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Refugees in Cameroon Have Turned a Treeless Desert Camp Into a Thriving Forest

In 2014, Minawao began hosting at least 60,000 refugees in Cameroon who fled violence linked to the Boko Haram insurgency in neighboring Nigeria. An arid region already dusty brown, the refugees’ arrival accelerated the desertification process as they cut down all the surrounding trees for firewood and cooking.

But, in a few years, the Lutheran World Federation (LWF) and the United Nations Refugee Agency (UNHCR) were able to empower the refugees to transform the region into a thriving young forest.

In this very harsh climate, rivers dry up during the summer months and planting and harvesting is difficult. Already, 95% of the people living in this far north region cooked and heated with firewood—additionally, the refugee camp grew to become its own city needing its own supplies.

Before the Nigerians arrived, the local population had enough firewood and “you couldn’t see anyone within 100 meters”. After their arrival, the environment was destroyed and became “treeless for miles,” said Boubakar Ousmary, who governs the canton bordering the camp.

The price of wood rose considerably, causing community conflicts. Faced with this ecological and human disaster, UNHCR and LWF launched its unique program in 2017 that would reverse deforestation and tackle the problem from two ends, including the promotion of renewable energies.

Now the communities are working together, to restore and protect the environment.

“Everywhere we look is green now,” says Luka Isaac, president of the Nigerian refugees in Minawao. “The trees have grown, we have shade and we will have enough trees to make our environment beautiful and healthy. Before, the air was very dusty. Now the air we breathe is very good.”

LWF grows fruit trees in nurseries, with the help of refugee volunteers, then distributes the saplings to the camp administrators, schools, mosques, churches, and households.

Refugees received training on how to use “cocoon technology”, developed by Land Life Company, to give seedlings the best chance of survival in the harsh environment. It involves burying a doughnut-shaped water tank made from recycled cartons that surrounds the plant’s roots and feeds it using a string that connects to the young shoot.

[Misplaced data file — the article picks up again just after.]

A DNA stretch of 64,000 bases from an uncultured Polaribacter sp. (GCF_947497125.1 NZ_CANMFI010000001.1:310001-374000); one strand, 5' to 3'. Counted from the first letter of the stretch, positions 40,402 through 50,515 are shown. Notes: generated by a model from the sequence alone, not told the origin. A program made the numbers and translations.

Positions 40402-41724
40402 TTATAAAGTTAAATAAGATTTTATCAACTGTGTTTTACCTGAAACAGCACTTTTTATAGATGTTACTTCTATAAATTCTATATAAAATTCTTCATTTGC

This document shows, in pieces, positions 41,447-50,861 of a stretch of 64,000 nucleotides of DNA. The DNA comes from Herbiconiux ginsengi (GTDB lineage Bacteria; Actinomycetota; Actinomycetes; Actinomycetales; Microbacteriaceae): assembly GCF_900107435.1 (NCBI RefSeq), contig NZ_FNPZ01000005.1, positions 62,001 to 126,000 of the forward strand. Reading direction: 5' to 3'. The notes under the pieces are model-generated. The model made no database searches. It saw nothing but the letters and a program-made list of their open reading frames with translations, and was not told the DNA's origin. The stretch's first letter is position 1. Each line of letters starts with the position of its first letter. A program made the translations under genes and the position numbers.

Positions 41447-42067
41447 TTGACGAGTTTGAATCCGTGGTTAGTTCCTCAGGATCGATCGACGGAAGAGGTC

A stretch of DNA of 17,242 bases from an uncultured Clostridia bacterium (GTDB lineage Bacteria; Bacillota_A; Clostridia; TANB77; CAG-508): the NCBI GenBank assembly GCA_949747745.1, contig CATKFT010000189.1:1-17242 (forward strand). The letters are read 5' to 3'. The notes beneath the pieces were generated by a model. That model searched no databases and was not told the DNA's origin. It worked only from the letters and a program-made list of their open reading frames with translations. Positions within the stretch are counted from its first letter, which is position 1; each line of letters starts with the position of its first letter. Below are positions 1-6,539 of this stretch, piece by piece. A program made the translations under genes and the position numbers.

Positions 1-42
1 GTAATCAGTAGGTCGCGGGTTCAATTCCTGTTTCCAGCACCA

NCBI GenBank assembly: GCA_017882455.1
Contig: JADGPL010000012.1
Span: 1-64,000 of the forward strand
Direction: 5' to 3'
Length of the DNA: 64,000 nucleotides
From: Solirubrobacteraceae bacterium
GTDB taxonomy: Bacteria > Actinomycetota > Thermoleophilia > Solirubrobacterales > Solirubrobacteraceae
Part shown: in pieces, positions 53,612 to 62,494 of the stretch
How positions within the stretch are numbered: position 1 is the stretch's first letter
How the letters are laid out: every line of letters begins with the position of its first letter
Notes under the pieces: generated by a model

Now, four years later, 360,000 seedlings have been grown in the nursery on the outskirts of the camp—and planted throughout 294 acres (119 hectares). And, they are recording 90% survival rates.

Fruit trees, acacias, cashews, or moringas will provide fruit, medicine and much more. A five-year planting and harvest cycle ensures material for firewood, as well as vines for the construction of roofs. After three years, some trees are big enough to be pruned for firewood.

The trees also break the wind, reduce erosion, and provide shade—enough for families to grow crops, something that was not possible previously.

“The trees bring us a lot,” Nigerian refugee Lydia Yacoubou told UNHCR. “First, they provide the shade necessary to grow food. Then, the dead leaves and branches can be turned into a fertilizer for cultivating. Finally, the forest attracts and retains water. Rainfall has even increased.”

To make sure the new forest is not cut down immediately, the production of energy-efficient stoves was launched, along with two centers for ‘ecological charcoal’ production.

The households in the camp send their waste from crops to the charcoal center where it is sorted, dried, carbonized, and compacted into briquettes by trained refugees, which are then used in specially adapted cook stoves. LWF says it has trained more than 5,500 households in the production of ecological charcoal and has distributed a whopping 11,500 energy-efficient stoves.

300 people are employed in the production of charcoal and stoves, the majority of them women. Having their own income has empowered them and improved their positions in the families. Since charcoal became the main source for fuel, young girls have more time available to study for school.

Fibi Ibrahim, a refugee and mother of five who has lived in Minawao since 2016, is one of the workers.

“The money I make selling charcoal briquettes allows me to buy soap, seasoning, and meat to supplement the family’s rations,” says Fibi. “I hope that soon, when I have saved enough money, I can start my own shop in the camp and fully meet the needs my household.”

Funded by a $2.7 million donation from the Dutch Postcode Lottery, the Cameroon program is part of the Great Green Wall initiative that aims to grow an 8,000-kilometre swath of vegetation and trees to combat desertification and drought along the border of the Sahara.

Seen from the sky, the evolution of the site in a few years is striking. Video footage shot in 2018 showed vast stretches of sand surrounding buildings and shelters. Now the land is covered with vegetation.